With all that said, transaction coordination is a perk that many real estate offices offer. Being able to tell a new agent that they have support during an escrow is a recruitment plus.
New agents are often intimidated by the volume of documents involved in a typical real estate transaction and a good TC is a nice backstop.
Requirement #5: Available management
As a leader, it’s important to be aware that you must strike a delicate balance between your desire to recruit new agents to your brokerage with your bandwidth to be able to answer their questions and provide needed guidance. Rest assured, there will be an agent of yours that will call you or one of your senior managers on a Friday night at 7 PM because a buyer wants to write an offer and they have a question. Are you or a member of your management team going to be available to take this call?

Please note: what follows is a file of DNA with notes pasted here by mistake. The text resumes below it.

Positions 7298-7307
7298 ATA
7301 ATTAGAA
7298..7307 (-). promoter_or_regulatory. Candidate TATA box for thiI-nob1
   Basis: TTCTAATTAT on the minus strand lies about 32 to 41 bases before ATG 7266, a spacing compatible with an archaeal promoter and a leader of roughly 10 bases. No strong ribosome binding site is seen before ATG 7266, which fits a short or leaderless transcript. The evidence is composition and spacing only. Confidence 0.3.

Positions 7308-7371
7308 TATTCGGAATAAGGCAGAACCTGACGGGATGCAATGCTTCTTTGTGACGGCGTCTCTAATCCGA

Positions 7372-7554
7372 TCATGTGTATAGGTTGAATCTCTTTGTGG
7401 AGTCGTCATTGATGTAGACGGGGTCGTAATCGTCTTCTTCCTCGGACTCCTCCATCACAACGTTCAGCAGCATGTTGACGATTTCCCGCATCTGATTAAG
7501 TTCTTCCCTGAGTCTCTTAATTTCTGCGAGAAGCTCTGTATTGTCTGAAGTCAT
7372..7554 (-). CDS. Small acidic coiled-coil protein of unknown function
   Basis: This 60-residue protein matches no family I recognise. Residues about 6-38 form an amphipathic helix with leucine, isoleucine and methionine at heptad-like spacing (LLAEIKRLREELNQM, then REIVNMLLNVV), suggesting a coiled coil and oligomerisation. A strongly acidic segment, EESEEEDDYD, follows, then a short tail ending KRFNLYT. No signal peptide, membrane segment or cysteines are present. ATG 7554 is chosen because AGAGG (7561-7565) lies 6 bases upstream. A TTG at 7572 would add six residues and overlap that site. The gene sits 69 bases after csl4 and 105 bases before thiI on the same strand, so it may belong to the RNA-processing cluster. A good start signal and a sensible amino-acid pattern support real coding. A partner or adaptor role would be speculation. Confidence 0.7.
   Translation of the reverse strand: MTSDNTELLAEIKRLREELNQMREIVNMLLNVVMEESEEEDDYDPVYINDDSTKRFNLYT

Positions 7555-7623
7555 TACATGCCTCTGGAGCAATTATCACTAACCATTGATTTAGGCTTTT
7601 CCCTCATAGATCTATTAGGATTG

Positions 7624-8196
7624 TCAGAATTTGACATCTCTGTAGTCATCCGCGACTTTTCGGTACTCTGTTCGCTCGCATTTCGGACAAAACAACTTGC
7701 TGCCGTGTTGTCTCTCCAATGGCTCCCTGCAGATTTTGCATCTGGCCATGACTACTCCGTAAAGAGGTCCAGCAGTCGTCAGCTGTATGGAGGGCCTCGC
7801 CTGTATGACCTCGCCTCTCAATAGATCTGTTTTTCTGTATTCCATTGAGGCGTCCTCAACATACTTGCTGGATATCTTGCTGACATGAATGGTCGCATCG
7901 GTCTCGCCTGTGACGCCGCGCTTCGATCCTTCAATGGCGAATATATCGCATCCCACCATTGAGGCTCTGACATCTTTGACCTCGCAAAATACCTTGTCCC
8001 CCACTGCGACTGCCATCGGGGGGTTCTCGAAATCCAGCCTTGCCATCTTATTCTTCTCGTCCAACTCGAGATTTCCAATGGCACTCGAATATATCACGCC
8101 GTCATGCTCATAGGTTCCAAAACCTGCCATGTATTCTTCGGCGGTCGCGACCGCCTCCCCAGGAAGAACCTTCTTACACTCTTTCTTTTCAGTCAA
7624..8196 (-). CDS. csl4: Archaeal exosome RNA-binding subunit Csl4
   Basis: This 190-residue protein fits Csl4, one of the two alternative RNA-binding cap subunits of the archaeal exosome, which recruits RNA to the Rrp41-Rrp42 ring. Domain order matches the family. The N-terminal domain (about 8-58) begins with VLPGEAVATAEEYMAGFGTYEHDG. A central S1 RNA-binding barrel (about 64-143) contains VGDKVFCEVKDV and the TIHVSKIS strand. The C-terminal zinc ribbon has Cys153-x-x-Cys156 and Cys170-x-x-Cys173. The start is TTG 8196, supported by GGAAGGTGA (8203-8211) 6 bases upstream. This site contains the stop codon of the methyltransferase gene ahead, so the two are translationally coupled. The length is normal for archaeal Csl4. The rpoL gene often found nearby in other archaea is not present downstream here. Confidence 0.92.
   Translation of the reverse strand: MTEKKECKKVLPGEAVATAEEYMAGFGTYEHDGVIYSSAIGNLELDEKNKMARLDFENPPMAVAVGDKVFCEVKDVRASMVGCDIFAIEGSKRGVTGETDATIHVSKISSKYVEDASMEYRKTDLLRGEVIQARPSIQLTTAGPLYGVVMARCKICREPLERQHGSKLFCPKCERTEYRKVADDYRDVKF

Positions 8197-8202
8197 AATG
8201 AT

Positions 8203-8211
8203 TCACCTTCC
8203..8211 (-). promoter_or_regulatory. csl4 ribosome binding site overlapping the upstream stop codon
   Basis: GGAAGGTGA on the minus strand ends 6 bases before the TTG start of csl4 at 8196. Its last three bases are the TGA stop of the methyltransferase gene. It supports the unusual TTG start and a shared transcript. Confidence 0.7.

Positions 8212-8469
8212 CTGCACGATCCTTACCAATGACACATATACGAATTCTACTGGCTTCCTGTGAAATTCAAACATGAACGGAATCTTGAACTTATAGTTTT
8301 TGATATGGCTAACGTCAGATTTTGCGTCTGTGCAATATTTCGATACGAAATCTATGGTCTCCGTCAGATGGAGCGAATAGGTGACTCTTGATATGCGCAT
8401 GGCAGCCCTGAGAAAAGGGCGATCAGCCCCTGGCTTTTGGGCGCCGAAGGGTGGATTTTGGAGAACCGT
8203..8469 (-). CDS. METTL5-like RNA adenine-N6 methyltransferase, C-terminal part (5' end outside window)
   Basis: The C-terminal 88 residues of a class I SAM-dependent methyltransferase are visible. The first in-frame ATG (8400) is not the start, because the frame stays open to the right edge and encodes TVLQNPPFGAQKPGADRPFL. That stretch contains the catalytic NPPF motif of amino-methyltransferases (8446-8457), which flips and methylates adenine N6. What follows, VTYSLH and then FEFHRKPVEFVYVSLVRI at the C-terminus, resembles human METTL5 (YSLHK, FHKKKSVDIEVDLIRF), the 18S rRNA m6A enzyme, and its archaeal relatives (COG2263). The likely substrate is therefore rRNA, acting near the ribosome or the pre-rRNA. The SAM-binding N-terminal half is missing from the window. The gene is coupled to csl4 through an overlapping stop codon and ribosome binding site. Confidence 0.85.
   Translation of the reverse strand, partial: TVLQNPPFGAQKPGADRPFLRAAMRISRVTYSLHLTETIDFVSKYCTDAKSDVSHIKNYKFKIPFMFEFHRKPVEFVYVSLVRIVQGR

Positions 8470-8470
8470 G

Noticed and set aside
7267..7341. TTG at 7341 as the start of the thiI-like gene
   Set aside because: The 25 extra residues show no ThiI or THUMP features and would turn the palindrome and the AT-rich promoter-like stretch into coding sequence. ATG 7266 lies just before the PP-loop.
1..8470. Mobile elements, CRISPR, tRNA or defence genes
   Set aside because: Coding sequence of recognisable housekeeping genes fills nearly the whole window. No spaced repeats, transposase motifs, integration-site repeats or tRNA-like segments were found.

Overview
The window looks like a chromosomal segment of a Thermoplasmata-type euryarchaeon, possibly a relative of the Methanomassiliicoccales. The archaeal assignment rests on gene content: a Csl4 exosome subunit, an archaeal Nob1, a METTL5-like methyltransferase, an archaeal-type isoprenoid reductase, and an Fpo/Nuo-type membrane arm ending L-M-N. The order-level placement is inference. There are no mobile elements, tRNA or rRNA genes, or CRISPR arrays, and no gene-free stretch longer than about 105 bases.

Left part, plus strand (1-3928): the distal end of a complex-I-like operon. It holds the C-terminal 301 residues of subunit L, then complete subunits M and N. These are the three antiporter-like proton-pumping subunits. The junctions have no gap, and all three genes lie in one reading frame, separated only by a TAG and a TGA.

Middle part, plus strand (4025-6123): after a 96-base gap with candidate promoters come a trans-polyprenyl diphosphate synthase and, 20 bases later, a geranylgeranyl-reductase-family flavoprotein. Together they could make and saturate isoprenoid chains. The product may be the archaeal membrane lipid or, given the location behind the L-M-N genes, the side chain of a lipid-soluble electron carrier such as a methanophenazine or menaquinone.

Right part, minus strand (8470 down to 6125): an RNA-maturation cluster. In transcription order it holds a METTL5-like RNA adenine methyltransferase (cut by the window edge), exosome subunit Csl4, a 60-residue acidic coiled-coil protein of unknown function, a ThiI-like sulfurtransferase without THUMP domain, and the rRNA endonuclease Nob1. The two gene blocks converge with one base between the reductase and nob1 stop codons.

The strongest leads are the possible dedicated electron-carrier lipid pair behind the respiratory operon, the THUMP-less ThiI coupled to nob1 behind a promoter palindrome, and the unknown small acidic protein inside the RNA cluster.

The truth of the matter is, real estate can be a “nights and evenings” type of business and undoubtedly newer agents are going to have questions. Clients want to see homes on weekends and after working hours and consequently your agents are going to be there to assist them. The big question for you is whether or not you are going to be there as a manager or leader to help them in the event they have a problem?
In terms of retention, if you start missing a bunch of these late night or weekend calls or are non-responsive, it's likely that your agents may end up leaving you for the promise of more available management.
While this might be less than ideal it is the harsh reality of the residential real estate business.
Hope that these strategies will help spark some ideas in your own mind about what it takes to recruit and retain a sales team.
As always, if you are interested in taking real estate license courses or have a new member of your team that needs to get licensed call us at 888 768 5285.